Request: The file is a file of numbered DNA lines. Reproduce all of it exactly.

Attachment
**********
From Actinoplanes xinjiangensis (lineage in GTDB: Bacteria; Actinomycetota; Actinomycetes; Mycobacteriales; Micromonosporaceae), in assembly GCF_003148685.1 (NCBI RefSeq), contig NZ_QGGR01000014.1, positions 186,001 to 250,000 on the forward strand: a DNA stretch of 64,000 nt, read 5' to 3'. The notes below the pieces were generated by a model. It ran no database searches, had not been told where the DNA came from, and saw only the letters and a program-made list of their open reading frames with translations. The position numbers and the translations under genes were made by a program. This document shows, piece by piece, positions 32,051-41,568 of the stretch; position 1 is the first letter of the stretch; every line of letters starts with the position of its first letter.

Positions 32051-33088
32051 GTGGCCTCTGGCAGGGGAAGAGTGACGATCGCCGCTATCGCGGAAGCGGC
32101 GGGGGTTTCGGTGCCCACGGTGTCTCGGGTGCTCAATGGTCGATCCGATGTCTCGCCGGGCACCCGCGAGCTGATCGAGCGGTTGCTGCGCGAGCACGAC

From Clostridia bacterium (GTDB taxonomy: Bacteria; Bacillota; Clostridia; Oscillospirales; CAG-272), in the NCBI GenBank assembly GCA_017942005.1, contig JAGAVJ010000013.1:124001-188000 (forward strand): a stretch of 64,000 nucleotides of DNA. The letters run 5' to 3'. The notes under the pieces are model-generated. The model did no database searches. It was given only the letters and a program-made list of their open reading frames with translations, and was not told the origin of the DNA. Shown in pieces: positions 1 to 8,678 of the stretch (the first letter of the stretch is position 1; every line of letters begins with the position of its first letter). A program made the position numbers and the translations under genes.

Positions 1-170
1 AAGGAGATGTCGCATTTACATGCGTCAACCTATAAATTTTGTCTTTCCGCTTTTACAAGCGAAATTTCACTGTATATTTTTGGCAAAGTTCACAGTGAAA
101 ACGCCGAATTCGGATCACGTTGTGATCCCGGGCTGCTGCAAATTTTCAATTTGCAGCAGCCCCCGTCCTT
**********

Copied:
From Actinoplanes xinjiangensis (lineage in GTDB: Bacteria; Actinomycetota; Actinomycetes; Mycobacteriales; Micromonosporaceae), in assembly GCF_003148685.1 (NCBI RefSeq), contig NZ_QGGR01000014.1, positions 186,001 to 250,000 on the forward strand: a DNA stretch of 64,000 nt, read 5' to 3'. The notes below the pieces were generated by a model. It ran no database searches, had not been told where the DNA came from, and saw only the letters and a program-made list of their open reading frames with translations. The position numbers and the translations under genes were made by a program. This document shows, piece by piece, positions 32,051-41,568 of the stretch; position 1 is the first letter of the stretch; every line of letters starts with the position of its first letter.

Positions 32051-33088
32051 GTGGCCTCTGGCAGGGGAAGAGTGACGATCGCCGCTATCGCGGAAGCGGC
32101 GGGGGTTTCGGTGCCCACGGTGTCTCGGGTGCTCAATGGTCGATCCGATGTCTCGCCGGGCACCCGCGAGCTGATCGAGCGGTTGCTGCGCGAGCACGAC

From Clostridia bacterium (GTDB taxonomy: Bacteria; Bacillota; Clostridia; Oscillospirales; CAG-272), in the NCBI GenBank assembly GCA_017942005.1, contig JAGAVJ010000013.1:124001-188000 (forward strand): a stretch of 64,000 nucleotides of DNA. The letters run 5' to 3'. The notes under the pieces are model-generated. The model did no database searches. It was given only the letters and a program-made list of their open reading frames with translations, and was not told the origin of the DNA. Shown in pieces: positions 1 to 8,678 of the stretch (the first letter of the stretch is position 1; every line of letters begins with the position of its first letter). A program made the position numbers and the translations under genes.

Positions 1-170
1 AAGGAGATGTCGCATTTACATGCGTCAACCTATAAATTTTGTCTTTCCGCTTTTACAAGCGAAATTTCACTGTATATTTTTGGCAAAGTTCACAGTGAAA
101 ACGCCGAATTCGGATCACGTTGTGATCCCGGGCTGCTGCAAATTTTCAATTTGCAGCAGCCCCCGTCCTT